How should I go about obtaining a Scholarship?

From my own experience I figured out, according to my list of must haves, what schools fit my criteria then I reached out to the coaches via email. I attached my resume with times and performances, my academics and other interests. There was also a few youtube clips floating around of my races from high school which I included in my email. Wanted to give the coaches the best picture of me.

How do I get in contact with coaches or get them to notice me?

As I mentioned above I took the first step and got infront of the schools I wanted. A lot of coaches are reaching out over facebook these days. If you have a coach touch base with you over FB make sure you research them just to make sure they are being up front about where they are from.

What are the perks of being an athlete? Is it like the movies?

Being a student athlete is an awesome experience and it can be like the movies if you want. The student life is alot of fun. But you also have to weight that up with your goals on the track as there are a lot of distractions in and around campus that arent condusive to running well. Outside of the party life, you have everything you need to run well, and for many it will be the closest thing most people will get to being a pro. You have all the food you need a card swipe away, the athletics department will do your laundry for you, all your mates and training partners live in one place, and you dont have to worry about kit with a few new pairs of shoes every season. Its a great life but you can be sucked in to the drinking and partying very easily you just have to know what your goals and know as an athlete there is a time and place for that stuff, mainly at the end of the season. Uni is a place where youre challenged and need to find your own way. Go out and meet as many people as you can, have fun, but know what you want to get out of the experience, especially on the track.

What sort of academics do I need?

Youll definitely need to do your SAT exam (which you can have a few cracks at) and graduate High School here in NZ with recognised courses. A mate of mine had issues becasue he did a couple subjects in NZ (i.e. photography, art and PE) that arent academically recognized subjects in US high schools. According to the NCAA that meant he didnt graduate high school. He was all good in the end as he just needed to pass a certain score in the SAT to get that waived.

The level of academics youll need really depends on the school. Nova is a very academic school so had a minimum SAT score to be accepted. However this was much lower for athletes who had been recruited than those who are applying on their academic merits. To find out what you need in the SAT just chat to the coach, they will know. It may also depend on whether they are tying in some academic scholarship money into you over all scholarship, which will probably bump up the SAT score you require.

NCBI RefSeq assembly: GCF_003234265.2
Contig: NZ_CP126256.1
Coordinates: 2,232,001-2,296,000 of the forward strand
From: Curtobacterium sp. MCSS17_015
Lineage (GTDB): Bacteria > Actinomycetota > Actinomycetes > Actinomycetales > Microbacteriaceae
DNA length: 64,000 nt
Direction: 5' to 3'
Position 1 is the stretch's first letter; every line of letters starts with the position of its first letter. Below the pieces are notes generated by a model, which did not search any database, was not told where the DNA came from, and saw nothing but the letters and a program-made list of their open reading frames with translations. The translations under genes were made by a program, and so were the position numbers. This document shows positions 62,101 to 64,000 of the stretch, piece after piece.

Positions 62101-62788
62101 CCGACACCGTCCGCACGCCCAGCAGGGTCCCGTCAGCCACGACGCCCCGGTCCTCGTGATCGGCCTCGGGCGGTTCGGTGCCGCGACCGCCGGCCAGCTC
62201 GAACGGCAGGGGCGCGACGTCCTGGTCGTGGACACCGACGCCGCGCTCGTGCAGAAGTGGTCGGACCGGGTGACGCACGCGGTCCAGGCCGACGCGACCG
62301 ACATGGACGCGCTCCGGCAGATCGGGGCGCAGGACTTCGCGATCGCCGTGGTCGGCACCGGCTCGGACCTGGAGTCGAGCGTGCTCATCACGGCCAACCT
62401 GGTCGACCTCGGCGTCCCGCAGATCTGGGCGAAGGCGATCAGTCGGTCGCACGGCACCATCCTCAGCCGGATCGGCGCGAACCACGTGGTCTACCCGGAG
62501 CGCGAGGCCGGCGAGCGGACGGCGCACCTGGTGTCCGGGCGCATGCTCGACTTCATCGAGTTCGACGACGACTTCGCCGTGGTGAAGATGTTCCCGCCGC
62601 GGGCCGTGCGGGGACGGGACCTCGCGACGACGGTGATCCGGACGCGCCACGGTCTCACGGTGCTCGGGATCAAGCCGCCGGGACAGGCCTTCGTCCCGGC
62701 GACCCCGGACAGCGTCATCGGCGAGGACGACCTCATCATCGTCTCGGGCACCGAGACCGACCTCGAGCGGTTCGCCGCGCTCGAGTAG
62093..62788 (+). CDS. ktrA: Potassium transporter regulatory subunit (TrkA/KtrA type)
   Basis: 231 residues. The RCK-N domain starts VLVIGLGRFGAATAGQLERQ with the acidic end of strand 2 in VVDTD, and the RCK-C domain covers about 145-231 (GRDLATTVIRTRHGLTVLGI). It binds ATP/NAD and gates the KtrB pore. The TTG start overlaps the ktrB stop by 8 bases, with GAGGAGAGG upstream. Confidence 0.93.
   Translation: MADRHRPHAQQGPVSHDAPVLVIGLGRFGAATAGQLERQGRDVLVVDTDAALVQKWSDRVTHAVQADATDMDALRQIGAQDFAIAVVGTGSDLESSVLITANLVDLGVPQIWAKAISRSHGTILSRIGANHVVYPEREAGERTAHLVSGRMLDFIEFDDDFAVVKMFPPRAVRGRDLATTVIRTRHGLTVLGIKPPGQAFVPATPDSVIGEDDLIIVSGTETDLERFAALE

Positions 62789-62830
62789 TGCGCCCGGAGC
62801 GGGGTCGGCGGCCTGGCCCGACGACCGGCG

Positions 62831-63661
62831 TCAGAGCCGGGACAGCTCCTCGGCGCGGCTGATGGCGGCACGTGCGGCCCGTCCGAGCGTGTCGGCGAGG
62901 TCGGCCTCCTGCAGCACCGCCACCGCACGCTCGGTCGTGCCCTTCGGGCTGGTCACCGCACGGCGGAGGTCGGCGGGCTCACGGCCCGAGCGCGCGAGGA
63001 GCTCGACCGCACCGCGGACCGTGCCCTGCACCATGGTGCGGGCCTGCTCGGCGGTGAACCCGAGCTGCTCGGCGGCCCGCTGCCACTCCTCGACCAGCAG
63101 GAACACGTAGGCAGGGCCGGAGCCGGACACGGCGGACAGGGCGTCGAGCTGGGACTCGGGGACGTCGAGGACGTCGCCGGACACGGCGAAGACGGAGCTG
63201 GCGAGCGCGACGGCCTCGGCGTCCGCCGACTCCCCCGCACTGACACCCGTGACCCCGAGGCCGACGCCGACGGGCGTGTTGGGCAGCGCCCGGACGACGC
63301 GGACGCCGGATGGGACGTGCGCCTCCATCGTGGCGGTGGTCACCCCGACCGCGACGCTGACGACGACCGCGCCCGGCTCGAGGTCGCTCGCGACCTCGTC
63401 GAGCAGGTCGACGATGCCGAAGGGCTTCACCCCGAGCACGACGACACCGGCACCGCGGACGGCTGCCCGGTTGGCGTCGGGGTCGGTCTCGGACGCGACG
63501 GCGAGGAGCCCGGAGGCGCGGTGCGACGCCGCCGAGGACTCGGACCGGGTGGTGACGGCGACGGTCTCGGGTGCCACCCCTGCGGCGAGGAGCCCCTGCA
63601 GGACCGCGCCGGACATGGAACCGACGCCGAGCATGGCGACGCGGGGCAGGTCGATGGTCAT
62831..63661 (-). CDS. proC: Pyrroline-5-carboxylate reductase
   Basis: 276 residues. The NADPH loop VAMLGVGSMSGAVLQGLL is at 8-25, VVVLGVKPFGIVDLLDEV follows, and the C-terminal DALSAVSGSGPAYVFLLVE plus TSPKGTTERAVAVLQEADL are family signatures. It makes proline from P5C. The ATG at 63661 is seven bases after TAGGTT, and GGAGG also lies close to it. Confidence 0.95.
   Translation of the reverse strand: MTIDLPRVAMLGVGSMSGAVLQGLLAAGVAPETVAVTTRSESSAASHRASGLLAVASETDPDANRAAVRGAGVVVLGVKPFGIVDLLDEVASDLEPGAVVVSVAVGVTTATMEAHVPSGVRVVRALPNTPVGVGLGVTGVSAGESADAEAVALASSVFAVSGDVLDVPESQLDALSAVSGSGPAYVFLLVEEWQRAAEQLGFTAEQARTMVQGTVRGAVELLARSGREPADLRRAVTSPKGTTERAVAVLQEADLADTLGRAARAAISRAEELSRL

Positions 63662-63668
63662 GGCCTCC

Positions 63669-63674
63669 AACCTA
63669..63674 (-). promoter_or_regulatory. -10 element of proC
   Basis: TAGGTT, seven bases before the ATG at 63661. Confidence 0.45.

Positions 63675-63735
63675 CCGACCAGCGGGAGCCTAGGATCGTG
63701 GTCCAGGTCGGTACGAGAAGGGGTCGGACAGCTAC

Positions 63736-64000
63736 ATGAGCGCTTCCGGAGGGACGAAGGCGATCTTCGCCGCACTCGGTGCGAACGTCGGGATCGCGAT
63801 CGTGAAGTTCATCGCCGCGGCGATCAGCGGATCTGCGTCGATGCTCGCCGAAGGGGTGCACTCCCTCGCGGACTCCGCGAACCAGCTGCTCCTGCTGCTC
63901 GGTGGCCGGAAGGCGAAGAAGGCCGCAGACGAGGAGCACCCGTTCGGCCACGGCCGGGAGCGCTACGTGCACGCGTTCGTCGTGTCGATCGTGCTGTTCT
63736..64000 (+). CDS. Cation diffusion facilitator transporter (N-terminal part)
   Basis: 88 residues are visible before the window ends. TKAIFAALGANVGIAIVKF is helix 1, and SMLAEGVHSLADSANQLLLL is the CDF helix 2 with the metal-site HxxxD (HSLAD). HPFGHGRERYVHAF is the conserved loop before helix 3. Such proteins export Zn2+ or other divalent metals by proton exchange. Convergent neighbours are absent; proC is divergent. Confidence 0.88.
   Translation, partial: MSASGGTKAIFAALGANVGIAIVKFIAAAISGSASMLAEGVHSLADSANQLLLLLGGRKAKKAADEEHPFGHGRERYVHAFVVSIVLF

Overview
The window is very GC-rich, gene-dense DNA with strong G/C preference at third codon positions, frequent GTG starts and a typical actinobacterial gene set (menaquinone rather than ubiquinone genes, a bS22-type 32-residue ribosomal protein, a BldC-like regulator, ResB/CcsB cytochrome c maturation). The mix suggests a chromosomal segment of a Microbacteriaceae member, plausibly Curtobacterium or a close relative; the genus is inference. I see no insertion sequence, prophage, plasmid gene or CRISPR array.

In terms of academics in Uni there are minimum standards you need to achieve to be eligible to compete. So make sure you keep your head above water with that. However you are probably going to want to get a little more out of your academics than the minimum standards. To help with this the student athlete academic support team are a great resourse and if you are struggling, need help finding a tutor or are having trouble in a class they can help. Every school has easy classes floating around that are GPA boosters but also do reading on the school and where they stand academically. This will help determine what standards are like in the class room. Getting an A at Harvard will obvious be a bit tougher than getting an A at another school. So factor that in.

When is it too late to head over, as I know there is this thing called NCAA Eligibility (but I’m not really sure how it works?)… Do I have to go straight after high school.

I went over when I was 19 and had all 5 years at my disposal. However I hear eligibility rules have changed since I was there. I went over after a year and a half at Auckland Uni where I did a part time course load so that didnt start my 5 year eligibility clock. I am not sure if that still stands but I have heard that some rules have changed.

One thing I recommend everyone looking to head over is to push to start in August. I know this can be an issue for some given we finish our high school year in December but also because the coach may not have scholarship money free up till mid year. However I always push for an August start because thats when everyone is new and looking to mix and mingle. What I found was that when I got there in August the school had orientation activities and plenty of opportunities to meet other freshman. After the first month when everyone was well into their routines at school and the XC guys and girls are pumping out miles it was a lot harder to meet people in general. So when the odd person started second semester in January they also struggled. So go in August enjoy the orientation and meet as many people as possible.

Hope that helps.